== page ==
Here are the nodejs security checklists
Normally if you see the requests, there is x-powered-by header. For a expressjs server, it would be
x-powered-by:Express. This can help attacker know the server side technology.
Disable the x-powered-by header.
/*Remove the x-powered-by header */ res.removeHeader('X-Powered-By')
If somebody can embed your site in iframe and display it inside his evil site, then it can be used to steal user data. Simply deny iframing your site by using the header X-Frame-Options
Cache can store the webpage for faster viewing. The webpage are sometimes completely shown from cache without any calls to server. So a user logout from your site, and still press
Back and see the authorized page. This can be prevented by disabling the cache altogether.
Content security policy
By adding content security policy headers in your server response, you tell the browser which content has to be shown and what not. For example if you pass the content security header as
Content-Security-Policy: script-src 'self'
It will not allow execution of scripts inline. If you want to allow inline scripts, then you need to specify it explicitly.
Content-Security-Policy: script-src 'self' 'unsafe-inline'
You can read about other tags and values at Mozilla docs
Cross-Site Request Forgery
CSRF protects against post request (not only post, generally all request other than GET,HEAD and OPTIONS ) which did not originate from your site.
For example, you have a form, and api to handle the form data. At api
/getform, you render the form. At api
/postformdata, you handle the post data. But if somebody directly sends a POST request to your site, then it should not accept it. Why? Because the attacker might have hacked the user's session, and sending unauthorized POST requests from user's system, without their knowledge.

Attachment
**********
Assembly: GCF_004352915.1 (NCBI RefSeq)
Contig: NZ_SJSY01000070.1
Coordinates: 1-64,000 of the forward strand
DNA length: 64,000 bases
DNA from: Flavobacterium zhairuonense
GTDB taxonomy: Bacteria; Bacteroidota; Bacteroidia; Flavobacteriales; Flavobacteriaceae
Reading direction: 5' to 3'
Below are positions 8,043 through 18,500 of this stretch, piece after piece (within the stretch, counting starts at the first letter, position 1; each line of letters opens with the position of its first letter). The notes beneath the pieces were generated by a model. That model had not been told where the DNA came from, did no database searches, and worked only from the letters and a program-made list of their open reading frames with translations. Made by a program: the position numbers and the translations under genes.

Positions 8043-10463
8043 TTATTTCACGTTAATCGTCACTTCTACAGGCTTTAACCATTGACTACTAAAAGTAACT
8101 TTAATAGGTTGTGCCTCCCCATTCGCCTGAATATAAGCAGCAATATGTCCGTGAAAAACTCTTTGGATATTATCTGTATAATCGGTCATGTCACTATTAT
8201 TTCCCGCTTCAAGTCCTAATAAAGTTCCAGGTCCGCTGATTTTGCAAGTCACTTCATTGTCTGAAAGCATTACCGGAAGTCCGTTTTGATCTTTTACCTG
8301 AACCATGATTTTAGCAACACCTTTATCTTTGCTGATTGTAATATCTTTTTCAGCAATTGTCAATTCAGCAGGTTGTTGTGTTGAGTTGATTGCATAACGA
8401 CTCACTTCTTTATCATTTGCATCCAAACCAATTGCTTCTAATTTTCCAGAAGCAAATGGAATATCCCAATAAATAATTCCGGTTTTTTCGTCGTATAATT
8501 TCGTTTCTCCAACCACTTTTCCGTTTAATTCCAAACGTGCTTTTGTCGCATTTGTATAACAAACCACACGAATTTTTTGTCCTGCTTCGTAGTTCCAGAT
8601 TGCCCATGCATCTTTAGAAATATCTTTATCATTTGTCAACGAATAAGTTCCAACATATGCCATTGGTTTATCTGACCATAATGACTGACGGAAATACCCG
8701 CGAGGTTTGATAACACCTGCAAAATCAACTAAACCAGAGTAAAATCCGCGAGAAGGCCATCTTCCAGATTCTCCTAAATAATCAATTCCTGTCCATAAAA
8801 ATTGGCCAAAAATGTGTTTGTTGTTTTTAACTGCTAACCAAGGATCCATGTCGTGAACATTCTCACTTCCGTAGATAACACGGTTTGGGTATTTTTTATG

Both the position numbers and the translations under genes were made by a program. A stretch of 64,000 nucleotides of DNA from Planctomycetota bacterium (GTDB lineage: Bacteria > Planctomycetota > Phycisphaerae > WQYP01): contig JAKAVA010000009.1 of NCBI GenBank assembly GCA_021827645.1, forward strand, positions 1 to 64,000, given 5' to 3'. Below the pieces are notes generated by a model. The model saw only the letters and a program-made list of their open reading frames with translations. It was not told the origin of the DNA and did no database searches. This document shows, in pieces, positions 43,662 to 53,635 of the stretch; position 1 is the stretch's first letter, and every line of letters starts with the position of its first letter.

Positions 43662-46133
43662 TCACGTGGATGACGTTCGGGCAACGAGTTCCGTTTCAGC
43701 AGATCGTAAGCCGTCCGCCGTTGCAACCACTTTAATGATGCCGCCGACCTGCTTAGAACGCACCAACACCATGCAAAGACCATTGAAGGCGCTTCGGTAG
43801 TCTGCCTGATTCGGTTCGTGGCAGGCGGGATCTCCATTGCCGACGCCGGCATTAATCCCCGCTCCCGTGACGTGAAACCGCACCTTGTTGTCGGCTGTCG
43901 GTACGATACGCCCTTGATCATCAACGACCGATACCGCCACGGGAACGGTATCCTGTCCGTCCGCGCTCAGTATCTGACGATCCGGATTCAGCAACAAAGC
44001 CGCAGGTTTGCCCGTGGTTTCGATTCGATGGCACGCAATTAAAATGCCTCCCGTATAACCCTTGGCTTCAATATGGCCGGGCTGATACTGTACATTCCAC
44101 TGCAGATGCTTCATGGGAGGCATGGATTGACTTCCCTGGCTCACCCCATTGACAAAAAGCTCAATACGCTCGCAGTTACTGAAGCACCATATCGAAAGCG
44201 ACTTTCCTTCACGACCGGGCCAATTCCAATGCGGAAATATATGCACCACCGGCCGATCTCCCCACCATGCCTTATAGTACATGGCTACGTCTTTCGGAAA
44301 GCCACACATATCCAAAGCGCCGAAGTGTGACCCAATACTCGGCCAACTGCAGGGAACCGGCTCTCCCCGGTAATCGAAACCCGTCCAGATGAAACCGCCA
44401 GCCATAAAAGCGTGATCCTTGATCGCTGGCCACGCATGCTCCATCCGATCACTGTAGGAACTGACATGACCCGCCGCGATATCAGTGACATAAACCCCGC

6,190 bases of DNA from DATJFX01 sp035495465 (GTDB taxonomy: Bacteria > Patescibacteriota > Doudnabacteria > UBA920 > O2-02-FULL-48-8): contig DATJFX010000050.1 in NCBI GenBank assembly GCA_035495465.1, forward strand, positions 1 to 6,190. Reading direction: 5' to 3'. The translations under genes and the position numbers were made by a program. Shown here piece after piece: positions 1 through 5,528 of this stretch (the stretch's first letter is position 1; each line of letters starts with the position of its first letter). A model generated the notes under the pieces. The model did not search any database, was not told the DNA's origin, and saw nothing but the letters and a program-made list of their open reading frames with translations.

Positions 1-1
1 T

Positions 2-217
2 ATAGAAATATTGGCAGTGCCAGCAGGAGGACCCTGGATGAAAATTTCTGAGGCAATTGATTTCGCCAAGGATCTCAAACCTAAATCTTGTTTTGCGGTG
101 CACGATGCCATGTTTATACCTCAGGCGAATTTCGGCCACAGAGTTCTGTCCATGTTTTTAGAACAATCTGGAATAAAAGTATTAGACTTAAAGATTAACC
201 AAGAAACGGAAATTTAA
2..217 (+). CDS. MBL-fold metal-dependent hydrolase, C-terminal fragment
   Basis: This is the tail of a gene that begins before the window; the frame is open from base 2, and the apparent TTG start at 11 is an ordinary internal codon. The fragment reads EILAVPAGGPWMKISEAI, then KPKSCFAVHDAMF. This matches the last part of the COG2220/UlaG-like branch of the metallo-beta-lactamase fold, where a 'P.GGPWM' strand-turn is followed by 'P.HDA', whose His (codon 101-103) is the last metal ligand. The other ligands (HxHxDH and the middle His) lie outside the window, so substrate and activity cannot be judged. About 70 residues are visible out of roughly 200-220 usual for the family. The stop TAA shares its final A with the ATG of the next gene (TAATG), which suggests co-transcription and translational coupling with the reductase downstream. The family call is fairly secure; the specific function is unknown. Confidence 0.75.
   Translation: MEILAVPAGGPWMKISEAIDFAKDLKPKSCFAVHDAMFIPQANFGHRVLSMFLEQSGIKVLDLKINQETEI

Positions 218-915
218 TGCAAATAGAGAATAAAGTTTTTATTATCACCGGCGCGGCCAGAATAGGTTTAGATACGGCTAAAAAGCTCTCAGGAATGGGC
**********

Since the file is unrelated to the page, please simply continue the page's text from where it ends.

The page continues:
It can cause serious troubles when POST request can lead to transfer of funds, or some other important action.
In order to prevent such attacks, a simple solution is to create a token which is either unique for user's session, or for every GET request, and send that token along with the GET request.
When the user submits the form, the token is also sent. You can then verify that the token sent to GET request is same as you got in POST request.
Generally, these tokens are use cryptographic functions like SHA, and do not require database connection. You can read more about CSRF at our post here.
General procedure for CSRF is as follows
- When the user visits
/getform, create a token. Set that token in user's browser as cookie, or pass it as variable (if server side rendering).
- In the form, add an hidden input field which contains the token. If the token is stored in cookie, then there is no need to add hidden input field.
- When submitting the form, just make sure that you send the token too. If you have added the token as form field, then it would be sent automatically.
- Verify the token integrity at the backend before processing the form.